Don’t challenge Anne Dingus to a contest of Texas trivia—you’ll lose. This Texas Monthly senior editor discusses her Panhandle upbringing, Encyclopedia Texanica, and why Texas is so (damn) special.
texasmonthly.com: What exactly is “Texana”?
Anne Dingus: To me, “Texana” means “any subjects as well as objects relating to Texas.” That’s an awful lot of stuff because Texas is an awful lot of state. Texana includes history, folklore, and popular culture. Academically speaking, I think the word means written or oral information, such as documents or anecdotes, but I would expand the term to include physical artifacts as well—antiques and ephemera such as books or postcards.
texasmonthly.com: How do you think your upbringing affected your passion for the state of Texas?
AD: I think my upbringing not only affected my passion for Texas and Texana but actually inspired it. My relatives on both sides were farmers, refinery workers, teachers, middle-class folks. Nobody had much money, but I inherited a rich sense of Texas pride. I heard stories about the Alamo and San Jacinto from the time I was a wee little thing, and my relatives always talked to me about wildlife and weather, cattle and crops. I grew up in the fifties and sixties when the cowboy was still king of the silver and the small screens. I was just a young girl in a small town, but I considered myself lucky because I lived in Texas.
texasmonthly.com: How did you become an expert on Texana culture and myths?
AD: It’s funny—I still don’t consider myself an expert, even though I’ve been actively pursuing the study of Texana for, oh, about forty years now. As a kid I always read—starting with the classics, from Walter Prescott Webb’s The Great Plains to J. Marvin Hunter’s The Trail Drivers of Texas to Walter Lord’s A Time to Stand. In the seventies and eighties, when new research questioned the accuracy of many such books—and some are, indeed, seriously skewed—I read the revised versions. Some of those are just as flawed in a different direction. Also, I have relatives all over the whole dang state. So I was always driving from Austin, my longtime home, up to the Panhandle or out to El Paso or over to Houston. I liked to take different back roads, so along the way I’d pick up bits of trivia about this statue or that museum or some governor’s birthplace or a criminal’s hideout. Honestly, I never thought it would do me any good.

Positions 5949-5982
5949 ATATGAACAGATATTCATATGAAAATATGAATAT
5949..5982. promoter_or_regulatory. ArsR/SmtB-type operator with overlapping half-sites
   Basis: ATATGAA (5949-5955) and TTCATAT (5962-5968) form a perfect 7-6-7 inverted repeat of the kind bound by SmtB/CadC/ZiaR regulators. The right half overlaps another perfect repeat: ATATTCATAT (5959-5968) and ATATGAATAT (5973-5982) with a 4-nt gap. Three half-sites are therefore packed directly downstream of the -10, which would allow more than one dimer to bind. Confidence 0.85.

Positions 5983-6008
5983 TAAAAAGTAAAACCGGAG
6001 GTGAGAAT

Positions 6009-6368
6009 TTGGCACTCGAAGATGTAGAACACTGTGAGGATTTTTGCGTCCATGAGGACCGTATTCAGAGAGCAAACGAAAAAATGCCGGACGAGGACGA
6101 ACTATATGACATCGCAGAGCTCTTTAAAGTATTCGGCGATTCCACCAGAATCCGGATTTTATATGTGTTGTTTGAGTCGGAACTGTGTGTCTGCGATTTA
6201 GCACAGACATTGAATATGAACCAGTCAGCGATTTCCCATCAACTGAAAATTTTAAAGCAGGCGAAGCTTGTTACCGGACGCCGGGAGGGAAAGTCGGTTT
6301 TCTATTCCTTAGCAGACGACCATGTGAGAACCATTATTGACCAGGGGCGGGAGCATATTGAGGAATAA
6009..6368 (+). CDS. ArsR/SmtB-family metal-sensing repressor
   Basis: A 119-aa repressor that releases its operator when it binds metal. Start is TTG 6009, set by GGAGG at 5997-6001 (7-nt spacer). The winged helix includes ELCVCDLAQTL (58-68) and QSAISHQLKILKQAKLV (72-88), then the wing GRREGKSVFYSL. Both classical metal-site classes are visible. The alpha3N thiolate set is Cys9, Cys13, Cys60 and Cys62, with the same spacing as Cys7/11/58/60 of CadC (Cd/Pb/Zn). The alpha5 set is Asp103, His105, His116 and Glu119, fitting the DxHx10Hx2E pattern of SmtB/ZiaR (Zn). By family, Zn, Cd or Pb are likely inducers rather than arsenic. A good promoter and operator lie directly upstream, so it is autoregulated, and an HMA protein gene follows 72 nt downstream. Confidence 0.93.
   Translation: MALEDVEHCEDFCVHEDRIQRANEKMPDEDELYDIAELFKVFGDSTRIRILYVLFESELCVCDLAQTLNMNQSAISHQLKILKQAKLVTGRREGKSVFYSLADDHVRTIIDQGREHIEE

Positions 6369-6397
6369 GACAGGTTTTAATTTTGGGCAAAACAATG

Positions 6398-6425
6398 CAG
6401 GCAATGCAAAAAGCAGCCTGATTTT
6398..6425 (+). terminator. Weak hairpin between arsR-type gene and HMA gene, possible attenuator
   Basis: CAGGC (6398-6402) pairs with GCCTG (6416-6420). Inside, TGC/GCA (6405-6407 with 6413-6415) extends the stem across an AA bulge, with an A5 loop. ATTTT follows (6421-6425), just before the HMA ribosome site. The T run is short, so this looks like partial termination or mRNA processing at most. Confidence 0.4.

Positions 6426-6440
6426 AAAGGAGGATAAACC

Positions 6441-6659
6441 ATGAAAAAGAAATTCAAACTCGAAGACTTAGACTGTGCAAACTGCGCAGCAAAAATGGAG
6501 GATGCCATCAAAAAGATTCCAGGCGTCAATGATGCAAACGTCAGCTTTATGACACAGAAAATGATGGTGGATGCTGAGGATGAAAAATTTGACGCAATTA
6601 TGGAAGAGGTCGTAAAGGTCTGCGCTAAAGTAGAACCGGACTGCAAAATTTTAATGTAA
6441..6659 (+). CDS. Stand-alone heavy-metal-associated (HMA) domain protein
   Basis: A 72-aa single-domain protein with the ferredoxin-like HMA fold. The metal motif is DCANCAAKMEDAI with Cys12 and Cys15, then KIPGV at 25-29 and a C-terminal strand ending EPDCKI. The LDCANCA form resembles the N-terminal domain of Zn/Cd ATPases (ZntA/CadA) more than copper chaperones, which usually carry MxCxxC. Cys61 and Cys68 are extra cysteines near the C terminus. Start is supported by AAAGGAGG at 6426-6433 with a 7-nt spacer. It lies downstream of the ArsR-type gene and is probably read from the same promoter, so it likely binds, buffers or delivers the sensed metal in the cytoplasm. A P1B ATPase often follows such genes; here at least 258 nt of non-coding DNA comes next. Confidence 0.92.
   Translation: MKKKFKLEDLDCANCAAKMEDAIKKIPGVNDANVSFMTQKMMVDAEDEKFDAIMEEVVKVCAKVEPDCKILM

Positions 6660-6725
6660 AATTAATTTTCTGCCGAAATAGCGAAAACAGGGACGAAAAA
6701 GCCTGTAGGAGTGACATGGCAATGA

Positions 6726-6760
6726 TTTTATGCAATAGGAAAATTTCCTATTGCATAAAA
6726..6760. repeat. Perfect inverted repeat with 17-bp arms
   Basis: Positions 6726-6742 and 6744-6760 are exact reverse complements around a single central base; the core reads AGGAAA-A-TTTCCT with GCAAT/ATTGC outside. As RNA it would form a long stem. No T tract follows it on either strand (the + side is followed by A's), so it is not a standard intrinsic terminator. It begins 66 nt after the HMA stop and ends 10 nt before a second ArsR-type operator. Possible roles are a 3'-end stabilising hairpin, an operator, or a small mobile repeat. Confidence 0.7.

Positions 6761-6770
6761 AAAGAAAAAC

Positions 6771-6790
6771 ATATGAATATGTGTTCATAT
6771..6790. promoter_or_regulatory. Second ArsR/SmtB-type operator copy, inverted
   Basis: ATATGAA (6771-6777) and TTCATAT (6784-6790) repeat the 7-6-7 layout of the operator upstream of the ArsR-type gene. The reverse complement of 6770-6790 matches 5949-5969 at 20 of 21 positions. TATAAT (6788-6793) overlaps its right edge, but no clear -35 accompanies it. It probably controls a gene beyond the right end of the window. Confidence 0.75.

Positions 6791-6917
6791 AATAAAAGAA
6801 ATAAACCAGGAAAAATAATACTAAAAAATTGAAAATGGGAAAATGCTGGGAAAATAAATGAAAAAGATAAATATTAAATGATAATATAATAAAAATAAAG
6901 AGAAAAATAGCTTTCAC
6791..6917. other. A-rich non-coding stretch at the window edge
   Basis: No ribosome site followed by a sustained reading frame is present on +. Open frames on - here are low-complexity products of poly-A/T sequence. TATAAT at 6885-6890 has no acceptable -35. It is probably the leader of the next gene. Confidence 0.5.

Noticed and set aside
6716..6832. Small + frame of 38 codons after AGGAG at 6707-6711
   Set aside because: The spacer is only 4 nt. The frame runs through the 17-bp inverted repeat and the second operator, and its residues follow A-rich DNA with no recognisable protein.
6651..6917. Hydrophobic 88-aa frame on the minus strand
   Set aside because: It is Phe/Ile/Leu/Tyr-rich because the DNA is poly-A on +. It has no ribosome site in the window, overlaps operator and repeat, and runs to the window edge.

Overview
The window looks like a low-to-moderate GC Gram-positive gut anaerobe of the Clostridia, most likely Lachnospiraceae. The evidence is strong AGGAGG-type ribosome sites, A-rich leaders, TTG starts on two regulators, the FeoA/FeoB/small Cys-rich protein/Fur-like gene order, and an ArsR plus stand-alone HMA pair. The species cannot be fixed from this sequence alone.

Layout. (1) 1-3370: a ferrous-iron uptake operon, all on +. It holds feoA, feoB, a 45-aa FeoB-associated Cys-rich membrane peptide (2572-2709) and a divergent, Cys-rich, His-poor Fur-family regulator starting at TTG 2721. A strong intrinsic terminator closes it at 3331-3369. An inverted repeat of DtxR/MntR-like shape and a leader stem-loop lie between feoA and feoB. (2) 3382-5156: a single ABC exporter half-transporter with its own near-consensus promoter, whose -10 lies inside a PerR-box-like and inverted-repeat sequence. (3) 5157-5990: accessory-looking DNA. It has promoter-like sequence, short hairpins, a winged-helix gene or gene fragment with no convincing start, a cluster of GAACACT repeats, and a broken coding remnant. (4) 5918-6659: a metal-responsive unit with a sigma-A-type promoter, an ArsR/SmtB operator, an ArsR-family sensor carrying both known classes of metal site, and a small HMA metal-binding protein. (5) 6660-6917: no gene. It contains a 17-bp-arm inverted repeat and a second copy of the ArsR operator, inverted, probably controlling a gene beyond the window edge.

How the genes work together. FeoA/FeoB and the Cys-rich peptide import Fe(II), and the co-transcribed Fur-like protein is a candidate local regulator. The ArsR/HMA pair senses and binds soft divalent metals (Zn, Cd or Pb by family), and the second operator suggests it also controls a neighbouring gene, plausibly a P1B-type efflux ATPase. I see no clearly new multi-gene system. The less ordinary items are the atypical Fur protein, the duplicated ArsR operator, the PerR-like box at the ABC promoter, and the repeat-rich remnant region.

texasmonthly.com: How did you start working for Texas Monthly?
AD: When I was a sophomore at Rice University in 1973, Texas Monthly had just been launched, and everybody on campus was passing around the first issue. I read one and immediately thought, “I want to work for this magazine.” I’d always had a talent for writing (God-given—can’t take credit for it), and I knew a lot about Texas. A few years after I graduated, I moved to Austin and started bombarding the editorial department with letters. To my utter amazement, I was hired by David Moorman, Texas Monthly‘s first fact-checker, as his assistant. Eventually I worked my way up to senior editor and full-time writer, just like I wanted to be at age twenty. (I wish I had been this savvy about every other aspect of my life!)
texasmonthly.com: Tell us about your new monthly column, Encyclopedia Texanica.
AD: I think readers will get a kick out of this new feature—especially since they can actually participate. This page belongs to our Reporter section, and there are two parts. In the first, I’ll address—and correct—a long-standing myth about Texas; in the second, I’ll answer questions from readers about Texas celebrities, trivia, history, pop culture, and more. For the introductory myth, I chose to talk about my number one pet-peeve misunderstanding about Texas: that saguaro cactus grow in the Lone Star State. They don’t. But Hollywood directors and dust-jacket artists have never figured this out, so saguaro (the tall cactus with arms)—instead of prickly pear, cholla, or other native types of cactus—appear erroneously in Texas-set movies or books all the time. Even though we’ve just now started to solicit questions from Web and magazine subscribers, I have a long list of queries that Texans have sent me in the past, so I drew on those for the starter set. This is a fun assignment, but a bit humbling as well—after 26 years with Texas Monthly, I can occasionally start getting a little complacent, so keeping up with readers’ challenges—and making sure my answers themselves are myth-free—will keep me on my toes.
texasmonthly.com: Last month you wrote a piece criticizing “Texas, Our Texas” as the state song. What was the public response?